High body fat associated with 4 fold increase in mortality risk in heart bypass surgery patients

Washington: New study has shown that a higher body fat mass increases the mortality in heart bypass surgery patients by over four times, while body mass index (BMI) by itself was not associated with the increase in deaths.

The study is being presented at the ‘Euroanaesthesia’ congress in Vienna, Austria (1-3 June).

“Overall, our study showed that unlike BMI, lower lean body weight and higher fat mass in patients were independently associated with increased mortality after heart bypass surgery,” said Dr Xavier Leroy, one of the researchers.
The team performed a retrospective study of 3373 patients who had undergone elective cardiac surgery with cardiopulmonary bypass from January 2013 until December 2016.

Patient BMI (measured using the WHO definition) and body composition were calculated from clinical and administrative records and compared to patient mortality within 30 days of the operation.

A further analysis was performed to investigate the association of BMI and body composition with a prolonged stay in the intensive care unit (ICU), with prolonged defined as being in the uppermost quartile (patients in the highest 25 per cent) of the length of stay (LOS).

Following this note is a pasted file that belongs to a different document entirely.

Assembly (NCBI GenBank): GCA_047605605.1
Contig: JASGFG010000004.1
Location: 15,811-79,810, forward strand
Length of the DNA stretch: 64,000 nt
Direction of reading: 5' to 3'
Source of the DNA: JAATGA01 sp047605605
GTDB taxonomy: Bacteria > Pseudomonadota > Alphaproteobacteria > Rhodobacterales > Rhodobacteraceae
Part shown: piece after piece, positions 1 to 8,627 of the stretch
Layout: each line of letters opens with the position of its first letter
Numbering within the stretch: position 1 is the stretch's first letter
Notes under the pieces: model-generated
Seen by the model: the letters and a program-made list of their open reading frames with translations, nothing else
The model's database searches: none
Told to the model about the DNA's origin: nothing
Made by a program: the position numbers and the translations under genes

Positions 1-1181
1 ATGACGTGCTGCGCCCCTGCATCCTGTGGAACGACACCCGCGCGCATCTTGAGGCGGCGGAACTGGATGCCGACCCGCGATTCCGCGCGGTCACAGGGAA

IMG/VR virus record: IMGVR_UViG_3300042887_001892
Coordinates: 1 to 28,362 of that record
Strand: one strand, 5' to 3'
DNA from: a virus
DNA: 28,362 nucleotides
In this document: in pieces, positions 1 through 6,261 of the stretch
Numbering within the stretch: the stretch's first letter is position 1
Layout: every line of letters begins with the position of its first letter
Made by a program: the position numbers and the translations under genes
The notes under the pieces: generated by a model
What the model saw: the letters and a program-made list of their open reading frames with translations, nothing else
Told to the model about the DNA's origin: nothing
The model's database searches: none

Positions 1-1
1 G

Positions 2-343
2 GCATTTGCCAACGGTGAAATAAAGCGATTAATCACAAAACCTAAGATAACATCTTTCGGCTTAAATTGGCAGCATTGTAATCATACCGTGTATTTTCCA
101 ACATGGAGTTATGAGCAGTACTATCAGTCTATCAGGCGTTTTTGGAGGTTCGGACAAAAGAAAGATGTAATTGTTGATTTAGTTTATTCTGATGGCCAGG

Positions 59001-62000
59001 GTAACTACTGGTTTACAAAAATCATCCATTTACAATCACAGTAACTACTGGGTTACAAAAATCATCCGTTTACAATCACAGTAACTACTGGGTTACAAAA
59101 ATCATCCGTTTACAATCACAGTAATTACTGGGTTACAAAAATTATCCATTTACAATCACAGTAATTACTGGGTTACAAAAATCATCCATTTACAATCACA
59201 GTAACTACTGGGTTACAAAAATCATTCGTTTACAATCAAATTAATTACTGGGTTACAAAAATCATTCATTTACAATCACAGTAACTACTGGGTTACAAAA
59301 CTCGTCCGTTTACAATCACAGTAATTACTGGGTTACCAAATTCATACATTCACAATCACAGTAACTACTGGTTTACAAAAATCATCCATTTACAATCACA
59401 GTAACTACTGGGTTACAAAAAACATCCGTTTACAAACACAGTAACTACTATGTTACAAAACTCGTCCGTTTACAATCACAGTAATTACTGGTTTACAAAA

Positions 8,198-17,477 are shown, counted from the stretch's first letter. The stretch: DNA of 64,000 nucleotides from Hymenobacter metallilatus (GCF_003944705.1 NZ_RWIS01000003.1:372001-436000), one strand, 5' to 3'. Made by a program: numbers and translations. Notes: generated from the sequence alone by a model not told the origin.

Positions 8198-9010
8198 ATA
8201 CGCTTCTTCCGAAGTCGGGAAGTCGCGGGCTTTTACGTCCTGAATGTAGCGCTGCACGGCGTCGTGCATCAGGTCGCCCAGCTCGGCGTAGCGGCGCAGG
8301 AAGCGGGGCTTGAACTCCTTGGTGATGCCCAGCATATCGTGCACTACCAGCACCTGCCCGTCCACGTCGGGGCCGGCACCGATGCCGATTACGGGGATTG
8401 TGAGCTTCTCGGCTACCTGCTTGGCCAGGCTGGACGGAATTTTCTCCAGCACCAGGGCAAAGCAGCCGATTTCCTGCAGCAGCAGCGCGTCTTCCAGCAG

Across the entire sample of patients, mortality within 30 days occurred in 2.1 per cent of cases and significant differences were observed among BMI, FM, and lean body weight (LBW0 categories. Unlike BMI however, FM and LBW were found to be independently associated with mortality.

The 25 per cent (quartile) of patients with the highest fat mass (FM) were 4.1 times more likely to die than 25 per cent with the lowest fat mass; and the 25 per cent of patients with the lowest lean body weight (muscle) were 2.8 times more likely to die than the 25 per cent of patients with the highest lean body weight.

There was no observed association between BMI and 30-day mortality but the authors did find an independent association between BMI and length of stay in the ICU.

“BMI was independently associated with a prolonged ICU length of stay, as were being in the highest fat mass and lowest lean body weight categories,” explained Dr Leroy.

“The lower the LBW or the higher the FM and BMI were, the longer the length of stay in intensive care,” added Leroy.

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